Tuesday, January 13, 2009

Jack Bauer and the security of our critical infrastructure

Last year, I became addicted to the Fox TV show "24". I downloaded all of the old episodes to my iPhone (and later my Apple TV) and I watched them while working out. Watching the high intensity, high action, 24 adds to the adrenalin rush I get while riding my exercise bike or running on my treadmill. The first two seasons were amazing. Jack Bauer saved the world from nuclear war and from a deadly virus. Over the next 4 seasons, the show continued to play on these themes, but it became somewhat predictable. There are only so many ways bad guys can destroy the world. Several months ago, I finally caught up; I had seen all of the old episodes. And last year, there was no 24 due to the writers' strike in Hollywood.

It appears that the writers had some time to come up with some new and creative material during the year layoff. This year's season, which premiered last month and then again this past weekend (the show managed to have 3 premiers for a total of 6 hours) is based on a premise that I know all too well. In fact, it is very interesting to me that the writers' brainstorming of what could be the worst threat to the US besides a nuclear or viral attack is the same as what I have been worried about for some time now. The basic idea is that the bad guys have kidnapped a security expert who was the chief designer for a super firewall that controls access to all of the critical infrastructure in the country. This scientist is forced to create a device that allows the bad guys to take over air traffic control, the water treatment centers, the power grid, etc. (Never mind that he is able to accomplish this in a matter of minutes.)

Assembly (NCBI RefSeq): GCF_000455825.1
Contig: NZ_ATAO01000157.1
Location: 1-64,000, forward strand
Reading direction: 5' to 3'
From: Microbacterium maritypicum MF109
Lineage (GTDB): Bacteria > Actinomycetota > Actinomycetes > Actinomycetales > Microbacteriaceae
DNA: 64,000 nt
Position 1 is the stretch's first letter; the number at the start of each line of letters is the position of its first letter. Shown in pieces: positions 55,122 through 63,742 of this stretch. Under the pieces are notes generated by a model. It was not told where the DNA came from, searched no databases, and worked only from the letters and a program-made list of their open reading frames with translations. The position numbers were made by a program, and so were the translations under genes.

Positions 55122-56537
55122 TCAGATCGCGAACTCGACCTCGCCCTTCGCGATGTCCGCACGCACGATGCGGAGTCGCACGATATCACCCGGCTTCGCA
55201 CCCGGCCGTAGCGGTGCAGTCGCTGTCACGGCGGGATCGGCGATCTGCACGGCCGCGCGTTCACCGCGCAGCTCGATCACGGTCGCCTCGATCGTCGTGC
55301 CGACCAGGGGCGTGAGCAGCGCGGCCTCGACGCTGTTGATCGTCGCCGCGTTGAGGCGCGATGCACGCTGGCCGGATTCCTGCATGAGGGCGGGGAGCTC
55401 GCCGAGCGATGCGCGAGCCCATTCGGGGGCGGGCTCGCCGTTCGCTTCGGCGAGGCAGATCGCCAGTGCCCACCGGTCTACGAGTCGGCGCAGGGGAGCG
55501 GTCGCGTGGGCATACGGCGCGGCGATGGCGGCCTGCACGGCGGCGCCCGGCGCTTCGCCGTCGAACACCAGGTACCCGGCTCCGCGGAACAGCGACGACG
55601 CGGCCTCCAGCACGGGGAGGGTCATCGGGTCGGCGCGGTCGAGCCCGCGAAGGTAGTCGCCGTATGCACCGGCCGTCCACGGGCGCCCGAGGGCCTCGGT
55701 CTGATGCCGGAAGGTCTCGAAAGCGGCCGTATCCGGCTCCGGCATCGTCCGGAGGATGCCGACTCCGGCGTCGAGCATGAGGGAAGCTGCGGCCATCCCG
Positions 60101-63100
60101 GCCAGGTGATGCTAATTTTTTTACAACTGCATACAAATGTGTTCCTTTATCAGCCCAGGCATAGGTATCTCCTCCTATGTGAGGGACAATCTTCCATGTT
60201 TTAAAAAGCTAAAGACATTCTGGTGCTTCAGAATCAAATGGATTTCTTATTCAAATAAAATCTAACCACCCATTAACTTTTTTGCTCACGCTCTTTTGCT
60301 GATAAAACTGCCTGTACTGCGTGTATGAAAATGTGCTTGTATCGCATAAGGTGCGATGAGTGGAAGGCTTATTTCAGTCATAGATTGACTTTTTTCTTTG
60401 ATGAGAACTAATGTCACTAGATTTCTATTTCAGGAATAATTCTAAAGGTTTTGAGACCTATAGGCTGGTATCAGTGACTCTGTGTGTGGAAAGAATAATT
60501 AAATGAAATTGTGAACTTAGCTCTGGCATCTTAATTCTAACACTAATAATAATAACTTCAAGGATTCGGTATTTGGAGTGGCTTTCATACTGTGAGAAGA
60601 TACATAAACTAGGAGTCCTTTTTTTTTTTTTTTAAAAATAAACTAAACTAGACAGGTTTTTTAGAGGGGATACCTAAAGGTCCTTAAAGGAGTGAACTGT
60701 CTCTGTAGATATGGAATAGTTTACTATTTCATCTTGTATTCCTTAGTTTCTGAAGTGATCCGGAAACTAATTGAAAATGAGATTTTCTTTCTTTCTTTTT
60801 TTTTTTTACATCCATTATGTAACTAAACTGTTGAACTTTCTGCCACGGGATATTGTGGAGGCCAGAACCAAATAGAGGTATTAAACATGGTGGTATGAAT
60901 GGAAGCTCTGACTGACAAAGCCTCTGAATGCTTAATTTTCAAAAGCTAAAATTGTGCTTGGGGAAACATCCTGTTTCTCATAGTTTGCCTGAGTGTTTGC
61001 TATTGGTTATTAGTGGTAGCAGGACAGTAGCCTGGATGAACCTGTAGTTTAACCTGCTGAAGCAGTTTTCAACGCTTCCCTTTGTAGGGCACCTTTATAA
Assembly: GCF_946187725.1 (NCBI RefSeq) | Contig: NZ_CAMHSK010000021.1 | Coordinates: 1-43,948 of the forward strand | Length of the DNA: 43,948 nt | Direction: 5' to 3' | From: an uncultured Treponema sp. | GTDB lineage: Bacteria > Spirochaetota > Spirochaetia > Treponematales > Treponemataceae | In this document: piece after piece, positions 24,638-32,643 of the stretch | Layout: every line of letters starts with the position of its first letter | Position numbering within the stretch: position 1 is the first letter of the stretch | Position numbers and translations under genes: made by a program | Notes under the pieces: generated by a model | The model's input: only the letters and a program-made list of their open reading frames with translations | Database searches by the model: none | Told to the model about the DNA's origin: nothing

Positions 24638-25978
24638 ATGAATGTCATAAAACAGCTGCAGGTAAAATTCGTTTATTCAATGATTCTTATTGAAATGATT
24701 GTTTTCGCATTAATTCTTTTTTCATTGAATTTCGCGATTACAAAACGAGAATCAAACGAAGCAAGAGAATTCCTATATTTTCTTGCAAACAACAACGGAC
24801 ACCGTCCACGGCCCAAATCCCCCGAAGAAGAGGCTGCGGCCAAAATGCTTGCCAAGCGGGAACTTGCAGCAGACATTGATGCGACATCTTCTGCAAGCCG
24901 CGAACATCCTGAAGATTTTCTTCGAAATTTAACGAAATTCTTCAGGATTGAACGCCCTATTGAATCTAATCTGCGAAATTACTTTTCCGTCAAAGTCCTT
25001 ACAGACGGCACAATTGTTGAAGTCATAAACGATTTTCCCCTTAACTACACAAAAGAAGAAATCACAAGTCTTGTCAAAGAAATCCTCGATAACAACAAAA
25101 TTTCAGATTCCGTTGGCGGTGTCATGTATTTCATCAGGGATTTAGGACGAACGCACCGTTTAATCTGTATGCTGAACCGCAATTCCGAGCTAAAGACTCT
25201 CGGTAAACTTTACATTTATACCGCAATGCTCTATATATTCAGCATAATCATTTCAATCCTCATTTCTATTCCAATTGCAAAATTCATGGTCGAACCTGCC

While the show is not very accurate technologically, and the specific scenario of this season's 24 is far from realistic, the actual threat is very real. Much of our critical infrastructure is controlled by computers. Real time control systems are increasingly dependent on software. Software that inherently contains bugs, and which is increasingly complex. The same targets that are depicted in over-dramatized fashion on 24 are becoming increasingly vulnerable to real world criminals. Now, President-elect Obama is talking about digitizing health records and about upgrading our technological infrastructure. I'm all for that. But, security needs to be a top priority. We cannot let what happened with voting systems - where the technology was developed before security was considered - happen in our healthcare system.

Part of the reason why I have been enjoying watching 24 is that I get a good laugh at some of the ridiculous depictions of technology and, in particular, security. However, the vulnerability of our critical infrastructure to cyber attack is no laughing matter.